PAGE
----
DEFRA has already published details of Scotland’s waters, for the purposes of illustrating the responsibilities of the UK and Scotland in devolved, and reserved, matters.

As you can see, this map does not conform to standard convention regarding the EEZ. For one thing a large portion of what would ordinarily be Scottish waters (off the coast of Berwick Upon Tweed) has been allocated to England for all purposes. The border quite clearly extends in a North-Easterly direction when by international UN convention it should extend in a straight line East to West. In fact this arrangement used to be the case, however these waters were reapportioned to England following the creation of Scotland’s devolved parliament. These waters should by any assessment come, once again, under the administration and fiscal responsibility of Scotland, as part of any update to the devolution arrangement.

Other Issues and a Word on Fiscal Responsibility

There are many other areas which will need to be discussed. Health is already devolved administratively, but not fiscally, however the NHS is a separate entity in Scotland, England and Wales, and always has been, so actually this department might not be as complex to devolve fiscally as it might at first appear. A similar situation might be said to apply to Education. Taxation is done in various ways and at a number of levels, however that which is administered at Council level will need minimal changes i imagine, and other taxation and revenue collection can be discussed and agreed on i am sure. At first the Scottish government would simply continue charging tax, revenue and duty at the same rate as the UK had done, and effect policy changes from that point onwards.

The main change to all these areas would be the inclusion of fiscal responsibility for Scotland. It will not be workable to give Scotland “tax raising powers” but retain the current arrangement of Scotland paying tax to the UK, and receive a block grant in return. For one thing the more complicated a system is, the more discrepancies and inequalities will arise naturally in the system (and will need to be tweaked, in order to deal with the circumstances), and for another it makes sense to take this opportunity to pass responsibility to Scotland for its own finances. Scotland has shown responsible management of the block grant, so let’s move on from this arrangement, which all parties agree is less than adequate and was only meant as a temporary measure anyway, and devolve not just full tax generating powers, including oil revenues, export duties, fines and VAT, but responsibility for handling and allocating all money raised by those powers as well. This is the only way for Scotland’s economy to continue to flourish, taking full advantage of its potential and continuing to be a leader in the fields of education, research, renewables, as well as to fully develop its potential for exports and tourism.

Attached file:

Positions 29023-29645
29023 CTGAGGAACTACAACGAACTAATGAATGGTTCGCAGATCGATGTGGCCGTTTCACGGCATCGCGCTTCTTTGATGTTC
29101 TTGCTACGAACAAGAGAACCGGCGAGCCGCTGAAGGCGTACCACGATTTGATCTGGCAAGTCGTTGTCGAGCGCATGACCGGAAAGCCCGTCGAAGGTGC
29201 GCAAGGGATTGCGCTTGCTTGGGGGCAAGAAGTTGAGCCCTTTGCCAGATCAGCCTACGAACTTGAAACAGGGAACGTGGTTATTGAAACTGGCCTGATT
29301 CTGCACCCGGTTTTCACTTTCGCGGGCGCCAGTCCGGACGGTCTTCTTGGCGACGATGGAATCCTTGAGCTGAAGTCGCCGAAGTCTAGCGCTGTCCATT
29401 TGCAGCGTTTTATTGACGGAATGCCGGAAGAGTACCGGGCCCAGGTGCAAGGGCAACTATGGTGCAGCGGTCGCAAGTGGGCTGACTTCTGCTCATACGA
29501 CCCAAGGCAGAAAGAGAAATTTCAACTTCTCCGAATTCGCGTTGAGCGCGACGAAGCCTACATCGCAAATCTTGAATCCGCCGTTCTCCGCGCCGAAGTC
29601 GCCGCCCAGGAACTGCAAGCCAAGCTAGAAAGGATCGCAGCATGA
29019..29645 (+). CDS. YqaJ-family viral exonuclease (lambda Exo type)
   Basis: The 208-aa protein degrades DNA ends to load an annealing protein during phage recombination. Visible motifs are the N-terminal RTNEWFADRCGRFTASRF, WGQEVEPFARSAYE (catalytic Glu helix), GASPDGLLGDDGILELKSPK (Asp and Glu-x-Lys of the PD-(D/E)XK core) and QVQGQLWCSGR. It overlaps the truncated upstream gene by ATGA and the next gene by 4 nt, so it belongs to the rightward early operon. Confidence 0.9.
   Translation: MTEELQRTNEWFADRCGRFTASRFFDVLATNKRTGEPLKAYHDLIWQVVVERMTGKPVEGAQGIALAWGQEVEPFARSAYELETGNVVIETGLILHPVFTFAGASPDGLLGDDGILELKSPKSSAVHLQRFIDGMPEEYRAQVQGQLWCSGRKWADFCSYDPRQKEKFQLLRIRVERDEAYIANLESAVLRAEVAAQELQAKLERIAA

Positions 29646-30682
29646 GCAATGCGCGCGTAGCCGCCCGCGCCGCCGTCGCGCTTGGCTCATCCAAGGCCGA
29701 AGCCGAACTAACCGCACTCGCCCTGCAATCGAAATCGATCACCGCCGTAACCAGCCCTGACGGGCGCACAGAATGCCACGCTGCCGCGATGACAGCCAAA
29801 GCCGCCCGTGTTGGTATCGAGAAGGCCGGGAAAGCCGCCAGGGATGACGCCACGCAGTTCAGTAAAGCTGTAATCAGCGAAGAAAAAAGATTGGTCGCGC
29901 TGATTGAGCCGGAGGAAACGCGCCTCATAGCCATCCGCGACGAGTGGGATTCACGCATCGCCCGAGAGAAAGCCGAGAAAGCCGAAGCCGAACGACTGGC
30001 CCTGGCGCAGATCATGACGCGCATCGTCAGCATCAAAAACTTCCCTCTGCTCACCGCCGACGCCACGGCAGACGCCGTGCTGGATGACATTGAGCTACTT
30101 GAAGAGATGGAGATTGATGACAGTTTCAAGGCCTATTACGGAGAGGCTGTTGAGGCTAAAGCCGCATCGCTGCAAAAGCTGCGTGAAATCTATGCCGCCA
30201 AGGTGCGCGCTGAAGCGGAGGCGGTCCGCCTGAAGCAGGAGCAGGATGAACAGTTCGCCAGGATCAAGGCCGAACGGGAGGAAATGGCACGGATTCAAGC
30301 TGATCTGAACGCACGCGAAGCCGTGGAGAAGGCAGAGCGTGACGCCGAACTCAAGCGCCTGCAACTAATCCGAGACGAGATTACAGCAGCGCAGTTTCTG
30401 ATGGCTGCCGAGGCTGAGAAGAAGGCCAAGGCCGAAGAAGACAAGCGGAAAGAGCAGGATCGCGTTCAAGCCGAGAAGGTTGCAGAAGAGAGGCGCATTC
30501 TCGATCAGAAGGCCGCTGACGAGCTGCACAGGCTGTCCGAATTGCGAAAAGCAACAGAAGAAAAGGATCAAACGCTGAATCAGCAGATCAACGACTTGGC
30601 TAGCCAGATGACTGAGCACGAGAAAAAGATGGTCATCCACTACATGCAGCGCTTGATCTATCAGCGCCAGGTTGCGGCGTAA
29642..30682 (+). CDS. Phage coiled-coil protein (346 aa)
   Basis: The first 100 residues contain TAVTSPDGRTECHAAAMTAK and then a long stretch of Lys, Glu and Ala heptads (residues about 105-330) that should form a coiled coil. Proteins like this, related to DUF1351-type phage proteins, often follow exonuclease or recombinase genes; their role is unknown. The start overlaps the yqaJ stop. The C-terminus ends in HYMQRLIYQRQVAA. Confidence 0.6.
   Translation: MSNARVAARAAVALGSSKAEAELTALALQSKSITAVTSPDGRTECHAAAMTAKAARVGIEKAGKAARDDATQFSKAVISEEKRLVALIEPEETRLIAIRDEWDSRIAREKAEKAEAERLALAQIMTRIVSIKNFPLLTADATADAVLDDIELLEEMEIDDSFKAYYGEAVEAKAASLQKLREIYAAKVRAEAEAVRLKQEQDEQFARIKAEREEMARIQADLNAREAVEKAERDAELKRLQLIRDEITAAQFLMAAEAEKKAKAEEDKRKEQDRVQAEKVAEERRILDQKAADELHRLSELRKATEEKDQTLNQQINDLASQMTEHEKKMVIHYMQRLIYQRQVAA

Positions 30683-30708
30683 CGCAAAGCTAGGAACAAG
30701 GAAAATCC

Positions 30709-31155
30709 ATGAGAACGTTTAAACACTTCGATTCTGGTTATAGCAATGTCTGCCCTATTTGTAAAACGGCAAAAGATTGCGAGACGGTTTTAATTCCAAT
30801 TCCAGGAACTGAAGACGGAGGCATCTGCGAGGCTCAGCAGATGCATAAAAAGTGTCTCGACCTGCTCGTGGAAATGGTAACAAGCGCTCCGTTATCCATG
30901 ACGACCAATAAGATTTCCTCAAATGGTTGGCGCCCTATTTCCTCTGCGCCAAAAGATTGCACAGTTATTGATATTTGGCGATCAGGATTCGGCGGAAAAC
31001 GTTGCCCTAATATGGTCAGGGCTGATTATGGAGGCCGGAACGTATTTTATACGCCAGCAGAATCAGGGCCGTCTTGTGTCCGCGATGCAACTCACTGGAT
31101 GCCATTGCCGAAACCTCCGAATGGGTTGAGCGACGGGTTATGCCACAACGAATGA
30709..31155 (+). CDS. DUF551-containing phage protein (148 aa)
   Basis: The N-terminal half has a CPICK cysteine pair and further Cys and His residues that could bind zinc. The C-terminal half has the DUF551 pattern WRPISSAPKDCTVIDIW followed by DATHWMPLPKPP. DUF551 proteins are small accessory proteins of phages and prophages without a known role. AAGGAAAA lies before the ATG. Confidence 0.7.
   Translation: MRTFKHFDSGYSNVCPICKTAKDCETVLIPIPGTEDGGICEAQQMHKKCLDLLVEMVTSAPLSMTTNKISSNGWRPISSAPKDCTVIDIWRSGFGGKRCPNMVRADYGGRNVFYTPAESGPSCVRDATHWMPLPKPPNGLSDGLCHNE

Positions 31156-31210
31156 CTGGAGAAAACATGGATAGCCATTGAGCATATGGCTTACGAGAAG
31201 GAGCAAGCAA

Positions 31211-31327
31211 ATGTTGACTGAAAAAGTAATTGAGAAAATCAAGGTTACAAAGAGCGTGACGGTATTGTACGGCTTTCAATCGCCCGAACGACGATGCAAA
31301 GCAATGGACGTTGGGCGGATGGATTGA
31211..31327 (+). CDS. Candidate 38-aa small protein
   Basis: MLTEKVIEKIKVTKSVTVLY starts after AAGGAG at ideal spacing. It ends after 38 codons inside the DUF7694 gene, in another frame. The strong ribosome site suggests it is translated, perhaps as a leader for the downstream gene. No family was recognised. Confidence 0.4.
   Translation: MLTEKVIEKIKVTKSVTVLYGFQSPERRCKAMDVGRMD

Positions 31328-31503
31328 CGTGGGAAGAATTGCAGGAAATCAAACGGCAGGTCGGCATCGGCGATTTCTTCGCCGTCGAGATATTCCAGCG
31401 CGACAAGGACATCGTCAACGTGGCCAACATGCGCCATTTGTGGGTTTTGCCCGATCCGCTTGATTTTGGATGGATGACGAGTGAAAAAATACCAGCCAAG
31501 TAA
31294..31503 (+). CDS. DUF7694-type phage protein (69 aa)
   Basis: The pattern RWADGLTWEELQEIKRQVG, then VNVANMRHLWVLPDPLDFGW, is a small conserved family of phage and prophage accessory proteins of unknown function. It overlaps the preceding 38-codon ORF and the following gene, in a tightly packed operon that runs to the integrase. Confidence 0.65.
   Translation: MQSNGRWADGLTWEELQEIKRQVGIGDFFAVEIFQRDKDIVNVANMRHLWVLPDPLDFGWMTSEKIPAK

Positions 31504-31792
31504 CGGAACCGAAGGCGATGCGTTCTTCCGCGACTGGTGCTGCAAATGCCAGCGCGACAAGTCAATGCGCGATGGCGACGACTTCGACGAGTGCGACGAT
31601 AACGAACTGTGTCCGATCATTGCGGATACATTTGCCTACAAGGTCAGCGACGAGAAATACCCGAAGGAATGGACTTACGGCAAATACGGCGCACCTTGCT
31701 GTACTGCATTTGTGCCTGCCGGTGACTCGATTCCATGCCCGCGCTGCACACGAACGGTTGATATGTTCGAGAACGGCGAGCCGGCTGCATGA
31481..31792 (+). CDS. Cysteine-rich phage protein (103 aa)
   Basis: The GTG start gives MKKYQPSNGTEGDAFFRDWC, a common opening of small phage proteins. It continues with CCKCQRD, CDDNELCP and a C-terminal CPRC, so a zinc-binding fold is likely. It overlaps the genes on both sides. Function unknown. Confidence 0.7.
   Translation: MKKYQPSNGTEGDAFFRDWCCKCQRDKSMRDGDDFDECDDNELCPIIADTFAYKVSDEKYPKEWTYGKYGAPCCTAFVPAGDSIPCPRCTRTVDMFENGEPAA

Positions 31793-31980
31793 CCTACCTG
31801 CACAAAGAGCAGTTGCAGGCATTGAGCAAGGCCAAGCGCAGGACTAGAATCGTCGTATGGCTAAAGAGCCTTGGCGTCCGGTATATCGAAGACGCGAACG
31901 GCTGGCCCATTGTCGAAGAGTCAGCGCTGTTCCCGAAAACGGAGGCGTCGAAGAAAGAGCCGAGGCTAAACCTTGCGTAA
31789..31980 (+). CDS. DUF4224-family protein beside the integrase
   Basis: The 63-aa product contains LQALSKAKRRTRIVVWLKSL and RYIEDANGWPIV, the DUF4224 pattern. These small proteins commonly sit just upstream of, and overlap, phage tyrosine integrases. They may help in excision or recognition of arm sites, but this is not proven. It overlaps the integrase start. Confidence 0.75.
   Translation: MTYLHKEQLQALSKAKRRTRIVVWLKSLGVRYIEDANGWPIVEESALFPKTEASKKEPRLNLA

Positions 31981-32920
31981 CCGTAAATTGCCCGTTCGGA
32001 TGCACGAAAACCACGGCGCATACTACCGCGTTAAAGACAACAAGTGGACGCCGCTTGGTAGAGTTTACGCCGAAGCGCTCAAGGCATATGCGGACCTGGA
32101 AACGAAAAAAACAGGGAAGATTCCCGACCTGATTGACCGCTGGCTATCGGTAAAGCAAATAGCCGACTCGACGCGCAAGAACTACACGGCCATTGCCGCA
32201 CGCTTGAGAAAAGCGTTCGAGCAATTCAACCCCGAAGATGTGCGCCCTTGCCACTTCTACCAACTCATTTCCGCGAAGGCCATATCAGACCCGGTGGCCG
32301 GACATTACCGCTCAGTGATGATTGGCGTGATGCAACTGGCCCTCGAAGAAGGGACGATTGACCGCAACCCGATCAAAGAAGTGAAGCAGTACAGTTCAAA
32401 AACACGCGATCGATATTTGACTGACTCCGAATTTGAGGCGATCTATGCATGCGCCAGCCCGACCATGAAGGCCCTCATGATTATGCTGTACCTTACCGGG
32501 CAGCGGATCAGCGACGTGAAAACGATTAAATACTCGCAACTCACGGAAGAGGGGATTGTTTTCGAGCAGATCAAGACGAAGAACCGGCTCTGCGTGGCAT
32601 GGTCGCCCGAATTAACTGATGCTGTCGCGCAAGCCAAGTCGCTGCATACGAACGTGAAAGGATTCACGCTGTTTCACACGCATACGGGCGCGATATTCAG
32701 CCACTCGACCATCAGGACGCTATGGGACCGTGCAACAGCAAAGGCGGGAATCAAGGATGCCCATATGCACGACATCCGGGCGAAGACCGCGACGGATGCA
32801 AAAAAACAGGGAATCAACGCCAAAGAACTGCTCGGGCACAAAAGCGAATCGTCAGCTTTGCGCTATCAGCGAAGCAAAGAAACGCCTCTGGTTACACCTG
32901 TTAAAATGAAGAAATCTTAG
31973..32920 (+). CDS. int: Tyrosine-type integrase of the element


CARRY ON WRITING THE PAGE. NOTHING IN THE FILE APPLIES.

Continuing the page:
I am sure everyone will agree that the point of Scottish devolution within the UK is to allow Scotland to make the most of its potential to be as successful as it can be within the UK, thereby benefiting the people of Scotland and the people of the UK.

Thanks for your time, and best wishes.

Calum Carlyle